SYDNEY (Reuters) – Asian markets were set for a fraught session on Tuesday after Wall Street suffered its biggest one-day loss since the 2008 financial crisis, piling pressure on policy makers globally to short-circuit the panic.
FILE PHOTO: A man wearing a face mask is seen inside the Shanghai Stock Exchange building, as the country is hit by a novel coronavirus outbreak, at the Pudong financial district in Shanghai, China February 28, 2020. REUTERS/Aly Song/File Photo
Speculation of more central bank rate cuts and possible fiscal stimulus did see U.S. Treasury yields edge up from historic lows, and oil prices paused after the steepest fall since the 1991 Gulf war.
“The collapse in oil prices and associated credit concerns for producers has added another negative layer to a market already on its knees over the COVID-19 outbreak,” said Rodrigo Catril, a senior FX strategist at National Australia Bank.
“Talk of coordinated fiscal and monetary support is getting louder,” he added, noting U.S. President Donald Trump was promising “major” steps to support the economy.
E-Mini futures for the S&P 500 were at least trying to steady, rallying 1% in Asia after an early slide.
Nikkei futures also came off lows, though they were still 600 points below Monday’s cash close.
Wall Street had been on the brink of a bear market with all the major indices down almost 20% from their all-time peak, which amazingly were touched just 13 sessions ago.
The Dow fell an eye-watering 7.79%, while the S&P 500 lost 7.60% and the Nasdaq 7.29%. All 11 major sectors of S&P 500 ended the session deep in the red, with energy and financials taking the worst hit.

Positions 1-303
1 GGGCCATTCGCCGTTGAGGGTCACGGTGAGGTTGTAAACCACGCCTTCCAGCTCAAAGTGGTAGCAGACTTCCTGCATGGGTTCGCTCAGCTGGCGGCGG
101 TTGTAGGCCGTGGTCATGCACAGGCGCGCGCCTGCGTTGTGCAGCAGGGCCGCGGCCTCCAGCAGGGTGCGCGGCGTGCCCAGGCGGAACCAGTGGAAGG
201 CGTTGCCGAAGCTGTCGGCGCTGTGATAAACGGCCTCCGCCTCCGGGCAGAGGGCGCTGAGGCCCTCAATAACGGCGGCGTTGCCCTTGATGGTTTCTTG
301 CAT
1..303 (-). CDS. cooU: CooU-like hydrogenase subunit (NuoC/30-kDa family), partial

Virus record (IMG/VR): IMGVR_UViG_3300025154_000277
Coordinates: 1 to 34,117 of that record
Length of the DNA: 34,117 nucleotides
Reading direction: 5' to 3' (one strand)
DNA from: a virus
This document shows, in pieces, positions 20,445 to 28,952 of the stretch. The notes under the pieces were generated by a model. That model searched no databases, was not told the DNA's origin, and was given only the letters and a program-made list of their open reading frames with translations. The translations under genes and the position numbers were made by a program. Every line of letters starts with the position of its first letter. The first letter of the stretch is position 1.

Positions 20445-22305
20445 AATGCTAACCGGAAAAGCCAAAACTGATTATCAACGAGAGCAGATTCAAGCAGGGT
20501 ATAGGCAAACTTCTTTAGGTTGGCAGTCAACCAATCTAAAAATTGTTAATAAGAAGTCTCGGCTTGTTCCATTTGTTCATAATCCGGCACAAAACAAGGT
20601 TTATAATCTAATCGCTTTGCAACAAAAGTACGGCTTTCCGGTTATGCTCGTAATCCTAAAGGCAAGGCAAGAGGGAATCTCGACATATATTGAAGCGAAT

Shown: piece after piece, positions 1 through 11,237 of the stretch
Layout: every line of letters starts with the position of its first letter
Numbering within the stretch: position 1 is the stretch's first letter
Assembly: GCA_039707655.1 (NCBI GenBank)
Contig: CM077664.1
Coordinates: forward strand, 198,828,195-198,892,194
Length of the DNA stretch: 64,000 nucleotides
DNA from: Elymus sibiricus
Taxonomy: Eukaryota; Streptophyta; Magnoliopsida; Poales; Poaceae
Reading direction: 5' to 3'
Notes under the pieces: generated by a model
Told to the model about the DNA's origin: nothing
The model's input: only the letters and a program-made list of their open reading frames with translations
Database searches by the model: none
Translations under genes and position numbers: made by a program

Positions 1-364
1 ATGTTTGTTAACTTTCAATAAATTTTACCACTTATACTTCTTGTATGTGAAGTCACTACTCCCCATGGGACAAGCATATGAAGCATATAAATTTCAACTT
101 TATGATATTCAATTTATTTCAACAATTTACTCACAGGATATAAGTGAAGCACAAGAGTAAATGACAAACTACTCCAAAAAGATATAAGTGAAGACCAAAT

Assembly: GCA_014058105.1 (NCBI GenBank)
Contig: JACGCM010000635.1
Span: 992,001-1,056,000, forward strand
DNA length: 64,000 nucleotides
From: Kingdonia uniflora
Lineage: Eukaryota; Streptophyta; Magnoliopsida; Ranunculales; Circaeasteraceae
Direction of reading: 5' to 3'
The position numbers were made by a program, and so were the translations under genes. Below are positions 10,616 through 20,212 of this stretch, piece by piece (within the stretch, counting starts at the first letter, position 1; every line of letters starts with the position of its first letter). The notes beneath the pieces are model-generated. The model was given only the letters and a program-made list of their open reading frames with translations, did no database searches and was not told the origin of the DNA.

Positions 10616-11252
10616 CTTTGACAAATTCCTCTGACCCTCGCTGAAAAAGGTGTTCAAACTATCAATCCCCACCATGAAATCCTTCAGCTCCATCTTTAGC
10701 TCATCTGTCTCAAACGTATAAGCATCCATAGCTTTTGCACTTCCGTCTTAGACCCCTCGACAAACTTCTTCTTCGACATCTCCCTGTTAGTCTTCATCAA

Energy stocks led the losses globally after Brent crude futures closed down 24% as markets braced for a price war between Saudi Arabia and Russia.
U.S. crude inched up 92 cents to $32.05 on Tuesday, though that followed a 24% plunge overnight.
Headlines on the coronavirus were no better with Italy ordering everyone across the country not to move around other than for work and emergencies, while banning all public gatherings.
CENTRAL BANK CIRCUIT BREAKER
Such has been the conflagration of market wealth, that analysts assumed policy makers would have to react aggressively to prevent a self-fulfilling economic crisis.
“Without a circuit-breaker, there is a risk the volatility tightens global financial conditions and weakens economies,” said Kim Mundy, an international economist at CBA.
“Because of the risks, we expect central banks to cut policy interest rates further as well as use other, unconventional, monetary policy tools.”
The U.S. Federal Reserve on Monday sharply stepped up the size of its fund injections into markets to head off stress.
Having delivered an emergency rate cut only last week, investors are <0#FF:> fully pricing an easing of at least 75 basis points at the next Fed meeting on March 18, while a cut to near zero was now seen as likely by April.
Britain’s finance minister is due to deliver his annual budget on Wednesday and there is much talk of coordinated stimulus with the Bank of England.
The European Central Bank meets on Thursday and will be under intense pressure to act, even though rates there are already deeply negative.
Bonds have charged ahead of the central banks to essentially price in a global recession of unknown length. Yields on 10-year U.S. Treasuries reached as low as 0.318% – a level unthinkable just a week ago – and were last at 0.54%.
The dive in yields and Fed rate expectations has put an end to a multi-year uptrend for the dollar, to the benefit of the Japanese yen, euro and Swiss franc.
The dollar was huddled at 102.48 yen, having shed 2.8% overnight in the largest one-day drop since late 2016. Chart support was put around 101.20 but was unlikely to stop a retreat to the next major bear target at 100.00.
The euro was lording it at $1.1430, after climbing 1.4% on Monday to the highest in over 13 months at $1.1492.
Gold was restrained to $1,668.20 per ounce amid talk some investors were having to sell to raise cash to cover margin calls in stocks and other assets.
Editing by Stephen Coates